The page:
Christmas Bird Count

114th Christmas Bird Count in Canada

By Richard J. Cannings

A record total of 438 counts were submitted in Canada this year, 20 more than last year and including 20 new counts:  Atlin, Bella Coola, Elkford, Peachland, Rivers Inlet Mouth, Sparwood and Tumbler Ridge, BC; Carman, MB; Dalhousie, Hammond River-Hampton, Saint Paul and Tracadie-Sheila, NB; Aspy Bay, NS; Brantford and Rice Lake Plains, ON; Lac-Megantic, QC; Balgonie, Grayson, Love, and Turtleford, SK.  Five counts (Lake Windermere, BC; Cape Breton Highlands NP, Cheticamp, Economy and Eskasoni-Big Pond, NS) were revived after lengthy absences.  The participant total topped 13,000 for the second year in a row.

The total number of birds was barely above 3 million and the species total slipped to 291 from last year’s 292, the lowest total in a decade.  The weather played a big role in these declines.  British Columbia weather was fairly normal, with a calm opening weekend on the coast and mean low temperature of ‑2.3°C, slightly warmer than the long‑term average.  East of the Rockies a pattern of brutal weather systems—low temperatures, deep snow and storms—had a significant negative impact on species totals, and presumably the enthusiasm of participants.  Mean low temperature on the prairies was ‑18.6°C, moderating somewhat to the east with ‑14.9°C in central Canada and ‑11.2° in Atlantic Canada.  Low temperatures in the Territories averaged a bitter ‑24.2°C.  All these temperatures are 2 to 6 degrees Celsius colder than average.  Snow was a huge factor in many areas, and the storms seem to track across central and eastern Canada on the weekends when many counts were scheduled.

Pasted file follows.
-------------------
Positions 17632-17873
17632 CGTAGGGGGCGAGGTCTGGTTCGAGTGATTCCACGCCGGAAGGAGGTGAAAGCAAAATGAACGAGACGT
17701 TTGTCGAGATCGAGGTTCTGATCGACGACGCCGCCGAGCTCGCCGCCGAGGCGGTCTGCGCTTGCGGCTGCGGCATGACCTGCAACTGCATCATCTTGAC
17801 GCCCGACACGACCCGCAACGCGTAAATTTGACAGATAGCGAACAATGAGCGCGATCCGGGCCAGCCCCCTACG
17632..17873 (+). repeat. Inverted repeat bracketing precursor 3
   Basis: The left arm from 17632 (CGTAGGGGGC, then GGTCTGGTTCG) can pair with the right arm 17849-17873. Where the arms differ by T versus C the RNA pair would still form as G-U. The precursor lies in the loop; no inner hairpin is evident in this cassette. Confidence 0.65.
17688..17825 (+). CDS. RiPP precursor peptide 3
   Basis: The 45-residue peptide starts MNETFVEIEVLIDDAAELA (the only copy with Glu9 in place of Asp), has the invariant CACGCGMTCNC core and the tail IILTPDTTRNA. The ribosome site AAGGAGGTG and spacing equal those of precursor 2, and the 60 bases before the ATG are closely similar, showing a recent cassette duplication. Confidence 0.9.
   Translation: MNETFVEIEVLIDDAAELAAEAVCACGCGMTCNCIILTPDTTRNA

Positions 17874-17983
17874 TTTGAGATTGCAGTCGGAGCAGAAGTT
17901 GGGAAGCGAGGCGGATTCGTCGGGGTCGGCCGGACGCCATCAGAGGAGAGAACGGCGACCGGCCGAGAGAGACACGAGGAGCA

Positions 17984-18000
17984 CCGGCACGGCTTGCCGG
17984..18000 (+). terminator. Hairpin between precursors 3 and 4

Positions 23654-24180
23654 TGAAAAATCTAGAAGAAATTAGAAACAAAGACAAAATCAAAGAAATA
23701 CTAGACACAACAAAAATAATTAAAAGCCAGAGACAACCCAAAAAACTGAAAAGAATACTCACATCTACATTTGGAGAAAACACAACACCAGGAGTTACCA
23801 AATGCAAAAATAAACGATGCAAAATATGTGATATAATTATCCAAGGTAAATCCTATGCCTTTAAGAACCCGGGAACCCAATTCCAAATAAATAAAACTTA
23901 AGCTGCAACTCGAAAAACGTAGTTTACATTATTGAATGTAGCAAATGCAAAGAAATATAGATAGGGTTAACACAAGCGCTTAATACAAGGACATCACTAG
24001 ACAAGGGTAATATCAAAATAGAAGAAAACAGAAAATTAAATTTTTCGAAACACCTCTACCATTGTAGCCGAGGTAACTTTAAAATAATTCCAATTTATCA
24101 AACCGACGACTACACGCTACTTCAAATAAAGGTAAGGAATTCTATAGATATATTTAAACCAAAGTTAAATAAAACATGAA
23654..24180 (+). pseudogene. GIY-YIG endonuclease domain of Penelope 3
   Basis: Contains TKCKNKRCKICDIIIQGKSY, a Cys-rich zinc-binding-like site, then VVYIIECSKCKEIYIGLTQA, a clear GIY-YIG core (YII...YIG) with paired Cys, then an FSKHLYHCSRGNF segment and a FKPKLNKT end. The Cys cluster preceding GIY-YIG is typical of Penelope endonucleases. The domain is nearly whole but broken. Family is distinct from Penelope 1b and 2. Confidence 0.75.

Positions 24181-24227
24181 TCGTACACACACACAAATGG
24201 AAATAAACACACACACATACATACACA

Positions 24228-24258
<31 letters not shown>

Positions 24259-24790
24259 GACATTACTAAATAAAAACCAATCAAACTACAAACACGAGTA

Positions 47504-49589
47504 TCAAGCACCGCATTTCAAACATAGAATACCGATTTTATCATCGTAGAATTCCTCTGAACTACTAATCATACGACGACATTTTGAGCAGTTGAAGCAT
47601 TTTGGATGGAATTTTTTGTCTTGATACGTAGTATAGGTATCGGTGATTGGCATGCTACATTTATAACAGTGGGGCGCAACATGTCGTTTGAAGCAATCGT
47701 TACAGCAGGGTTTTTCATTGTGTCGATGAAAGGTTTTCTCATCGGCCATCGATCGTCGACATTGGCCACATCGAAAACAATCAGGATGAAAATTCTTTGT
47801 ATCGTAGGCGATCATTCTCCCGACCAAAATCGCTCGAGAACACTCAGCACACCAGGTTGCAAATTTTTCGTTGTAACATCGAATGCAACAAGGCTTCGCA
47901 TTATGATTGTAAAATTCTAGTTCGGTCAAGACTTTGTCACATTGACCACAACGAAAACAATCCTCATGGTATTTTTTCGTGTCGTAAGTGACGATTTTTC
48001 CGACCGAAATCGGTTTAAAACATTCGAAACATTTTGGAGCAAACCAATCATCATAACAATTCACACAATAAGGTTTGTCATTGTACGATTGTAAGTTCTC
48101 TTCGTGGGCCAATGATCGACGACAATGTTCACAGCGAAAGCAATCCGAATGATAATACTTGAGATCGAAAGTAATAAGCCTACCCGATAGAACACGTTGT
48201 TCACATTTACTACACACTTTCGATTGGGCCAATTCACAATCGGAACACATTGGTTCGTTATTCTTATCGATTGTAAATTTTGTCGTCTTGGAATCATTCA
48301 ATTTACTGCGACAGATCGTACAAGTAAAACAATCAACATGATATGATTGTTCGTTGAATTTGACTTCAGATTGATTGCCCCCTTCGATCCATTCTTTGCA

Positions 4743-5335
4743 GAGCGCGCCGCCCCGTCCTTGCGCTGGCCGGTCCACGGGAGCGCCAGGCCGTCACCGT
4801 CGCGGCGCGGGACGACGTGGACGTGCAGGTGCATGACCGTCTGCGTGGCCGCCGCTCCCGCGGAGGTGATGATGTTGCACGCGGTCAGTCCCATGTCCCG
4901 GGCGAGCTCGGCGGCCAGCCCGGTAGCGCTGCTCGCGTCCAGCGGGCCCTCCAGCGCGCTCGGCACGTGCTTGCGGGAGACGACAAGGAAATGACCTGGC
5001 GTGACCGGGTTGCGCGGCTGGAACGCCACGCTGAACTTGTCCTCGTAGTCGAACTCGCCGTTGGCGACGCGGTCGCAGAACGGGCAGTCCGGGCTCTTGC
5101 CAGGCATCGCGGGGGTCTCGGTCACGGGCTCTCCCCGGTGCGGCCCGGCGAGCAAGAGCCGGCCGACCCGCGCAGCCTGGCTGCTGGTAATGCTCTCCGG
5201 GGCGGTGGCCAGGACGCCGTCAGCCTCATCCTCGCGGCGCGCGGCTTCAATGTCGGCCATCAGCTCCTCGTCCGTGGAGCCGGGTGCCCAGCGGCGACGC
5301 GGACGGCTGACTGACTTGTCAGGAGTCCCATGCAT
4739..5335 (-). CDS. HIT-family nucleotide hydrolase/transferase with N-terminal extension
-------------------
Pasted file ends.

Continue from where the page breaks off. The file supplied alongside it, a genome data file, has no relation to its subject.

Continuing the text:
British Columbia coastal counts topped the species richness list as usual.  This year Victoria (146 species) and Ladner (140) swapped places and species totals from last year. Oliver-Osoyoos, BC was the only inland count in the country above the century mark with 102 species.  No counts in Ontario topped 100 species for the first time in several years (Blenheim and Hamilton managed 98) and even Atlantic powerhouse Halifax-Dartmouth only tallied 106. Other provincial high counts are listed in Table 1.

Table 2 gives the totals for the 15 most abundant species on Canadian counts this year.  Certain waterfowl species declined markedly, mostly due to frigid conditions on the Great Lakes.  Canada Goose tallies were down by more than 100,000, and Greater Scaup dropped off the top-15 list altogether, going from over 100,000 birds last year to less than a third of that, the lowest total in more than a decade. 

For the third year in a row, a southward irruption of Snowy Owls caused excitement in southern Canada, but this year the numbers were even larger and concentrated more in central and eastern Canada rather than the West.  A total of 527 Snowies were seen on 113 counts, with the highest count being 31 at La Foret Larose, ON.  Unfortunately a huge concentration at Cape Race, NL (over 200 in early December) remained uncounted because the one access road to that count circle was snowed in just before the count period began.

The Eurasian Collared-Dove continues its spread throughout western Canada, with 5011 seen on 99 counts.  This is more than 10 times the number seen only five years ago, when 460 were seen on 18 counts.  Over 4000 of these were in British Columbia with most of the remainder in Alberta and Saskatchewan.  Single doves were seen outside southwestern Canada at Watson Lake, YT and Brome Lake, QC.

Table 1.  Provincial and territorial summaries for the 114th Christmas Bird Count.

 

Counts

Species

Individuals

Field observers

Feeder watchers

Highest species total

AB

48

103

174,296

1070

843

Calgary, 63

BC

100

232

1,080,460

2738

750

Victoria, 146

MB

21

71

46,534

354

173

Brandon, 39

NB

22

110

56,569

325

225

Grand Manan, 70

NL

9

90